To avoid conflict, he takes on a fake persona, rather than speaking up or speaking out against injustice. This maturity is foreshadowed by Jem's broken arm and the fact that the story is told in retrospect. Scout warns him to be careful because she suspects its alcohol but, as it turns out, it's only Coca-Cola. Scout and Dill decided to forgive Jem mainly because Dill had to sleep in the same room as him. Novels that deal with the formation of a maturing character are called bildungsroman or coming-of-age stories. That is not always a good thing, of course, because it can be hard for a person to see the value of growth and change. He believes that Maycomb is defined by racism, and there is simply no getting around it.
Words to the Jury Actually, the prosecutor has finished, as Scout realizes when she and Dill get back to the courtroom. After it being pointed out that they were in the balcony with the Negros, he discovers that they had been present for the whole trial. Atticus explained further to the jury that he respected Mayella but the whole reason why she was trying to get Tom killed was to save her own reputation because in Maycomb county people who loved black people were culturally outcaste and that she was trying to save her own standing in society. It is often painful, and is going to prove that way for the children - especially Jem. The Gray Ghost One in a series of pulp fiction novels written in 1926 by Robert Schulkers.
Tate recalls how Bob Ewell urged him to go to his house, and said that Mayella was raped. As it turns out, deception of another kind is the topic when Scout and Dill return to the courtroom. When Atticus finishes his closing arguments, Cal enters the courtroom. Subsequent situations and circumstances chip away at all that the children know to be true as maturity confronts them. Raymond told Scout and Dill that if he made an impression on them while they were young, they could make a difference when they were older; but he said it in a way so that they would only understand when they got older. He gets along well with the black community-even better than he gets along with the white community-but his actions are passive.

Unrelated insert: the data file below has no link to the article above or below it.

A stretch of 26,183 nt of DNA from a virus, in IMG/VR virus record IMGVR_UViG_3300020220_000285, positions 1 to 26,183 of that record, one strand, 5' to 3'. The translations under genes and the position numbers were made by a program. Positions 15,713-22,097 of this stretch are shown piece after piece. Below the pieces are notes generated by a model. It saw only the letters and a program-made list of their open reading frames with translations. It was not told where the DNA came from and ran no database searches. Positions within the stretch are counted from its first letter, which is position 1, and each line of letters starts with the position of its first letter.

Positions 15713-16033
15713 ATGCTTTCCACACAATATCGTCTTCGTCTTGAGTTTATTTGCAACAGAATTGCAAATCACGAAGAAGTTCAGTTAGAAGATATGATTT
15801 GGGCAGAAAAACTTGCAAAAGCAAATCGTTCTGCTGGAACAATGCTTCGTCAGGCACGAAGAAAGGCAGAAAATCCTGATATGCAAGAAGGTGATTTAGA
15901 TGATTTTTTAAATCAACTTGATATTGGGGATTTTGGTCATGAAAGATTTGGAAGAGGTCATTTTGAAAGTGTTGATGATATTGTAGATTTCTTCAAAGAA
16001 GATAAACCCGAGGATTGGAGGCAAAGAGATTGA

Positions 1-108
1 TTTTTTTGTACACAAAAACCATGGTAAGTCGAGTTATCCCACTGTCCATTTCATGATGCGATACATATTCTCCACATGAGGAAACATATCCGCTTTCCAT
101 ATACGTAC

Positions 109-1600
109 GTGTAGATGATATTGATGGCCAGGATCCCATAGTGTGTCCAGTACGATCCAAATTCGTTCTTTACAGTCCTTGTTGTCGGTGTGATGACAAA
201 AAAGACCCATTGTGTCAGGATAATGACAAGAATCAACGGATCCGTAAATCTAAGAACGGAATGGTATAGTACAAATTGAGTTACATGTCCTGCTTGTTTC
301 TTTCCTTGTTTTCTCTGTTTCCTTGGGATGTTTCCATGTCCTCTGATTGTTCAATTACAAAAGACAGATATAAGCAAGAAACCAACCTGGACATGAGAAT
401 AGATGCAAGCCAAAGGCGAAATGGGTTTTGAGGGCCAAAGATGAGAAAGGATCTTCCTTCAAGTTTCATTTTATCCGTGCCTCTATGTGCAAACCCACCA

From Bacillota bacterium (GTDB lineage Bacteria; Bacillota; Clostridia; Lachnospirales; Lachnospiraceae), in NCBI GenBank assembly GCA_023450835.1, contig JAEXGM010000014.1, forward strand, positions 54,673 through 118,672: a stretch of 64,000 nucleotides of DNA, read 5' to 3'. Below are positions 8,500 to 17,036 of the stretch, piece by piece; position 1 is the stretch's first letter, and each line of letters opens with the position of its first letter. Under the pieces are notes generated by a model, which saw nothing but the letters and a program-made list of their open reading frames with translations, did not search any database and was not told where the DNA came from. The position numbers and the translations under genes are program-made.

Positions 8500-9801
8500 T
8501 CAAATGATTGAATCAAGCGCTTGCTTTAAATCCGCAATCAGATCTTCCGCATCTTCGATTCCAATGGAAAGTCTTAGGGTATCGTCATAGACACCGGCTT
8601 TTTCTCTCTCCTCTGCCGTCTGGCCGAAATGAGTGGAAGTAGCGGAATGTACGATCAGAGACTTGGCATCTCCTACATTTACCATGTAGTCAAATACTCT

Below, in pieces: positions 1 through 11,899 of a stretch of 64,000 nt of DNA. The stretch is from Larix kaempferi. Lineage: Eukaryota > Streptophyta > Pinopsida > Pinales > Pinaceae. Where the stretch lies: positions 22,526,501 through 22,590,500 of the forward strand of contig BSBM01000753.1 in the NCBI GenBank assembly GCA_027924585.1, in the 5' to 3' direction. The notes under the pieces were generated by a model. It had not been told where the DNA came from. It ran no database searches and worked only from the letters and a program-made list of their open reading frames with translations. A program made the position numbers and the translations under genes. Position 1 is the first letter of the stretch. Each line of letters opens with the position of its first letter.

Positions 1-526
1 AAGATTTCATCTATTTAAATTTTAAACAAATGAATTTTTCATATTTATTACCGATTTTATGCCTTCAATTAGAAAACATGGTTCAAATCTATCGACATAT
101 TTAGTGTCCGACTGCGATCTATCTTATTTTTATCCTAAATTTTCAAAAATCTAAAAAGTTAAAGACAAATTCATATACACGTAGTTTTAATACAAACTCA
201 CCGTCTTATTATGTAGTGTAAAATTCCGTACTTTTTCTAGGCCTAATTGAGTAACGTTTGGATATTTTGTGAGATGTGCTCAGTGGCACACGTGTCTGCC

He concedes that he is, but adds, 'you see they could never, never understand that I live like I do because that's the way I want to live. Dill's fascination, in particular, leads to all sorts of games and plans to try and get Boo to come outside. Chapter 16 -Everybody is gathering around for the trial. After all, it took the jury several hours to deliberate on the case, showing that they had to really think things through before convicting Tom Robinson. Tom is not guilty, Atticus explains; Mayella is: 'she kissed a black man. Jem told Scout to wait on top of the bed and Jem made a tentative swipe under the bed. Dolphus Raymond gives Dill Coca-Cola to drink, and Dill feels better.
Atticus does not seem surprised by the trial's outcome, though he continues to optimistically believe in the good of people. The children eat in a hurry and, when they return to the courthouse, the jury is still deliberating. Dill says that they would buy him all sorts of stuff but never give him attention. Dolphus Raymond, whom they have bumped into outside the courtroom. Atticus is trying to convince the jury that Tom is innocent because of Mayella's lies: Mayella tried to seduce Tom, who did not beat her--her father Bob Ewell had. Analysis This chapter sets the tone and basis for everything else that happens in the novel.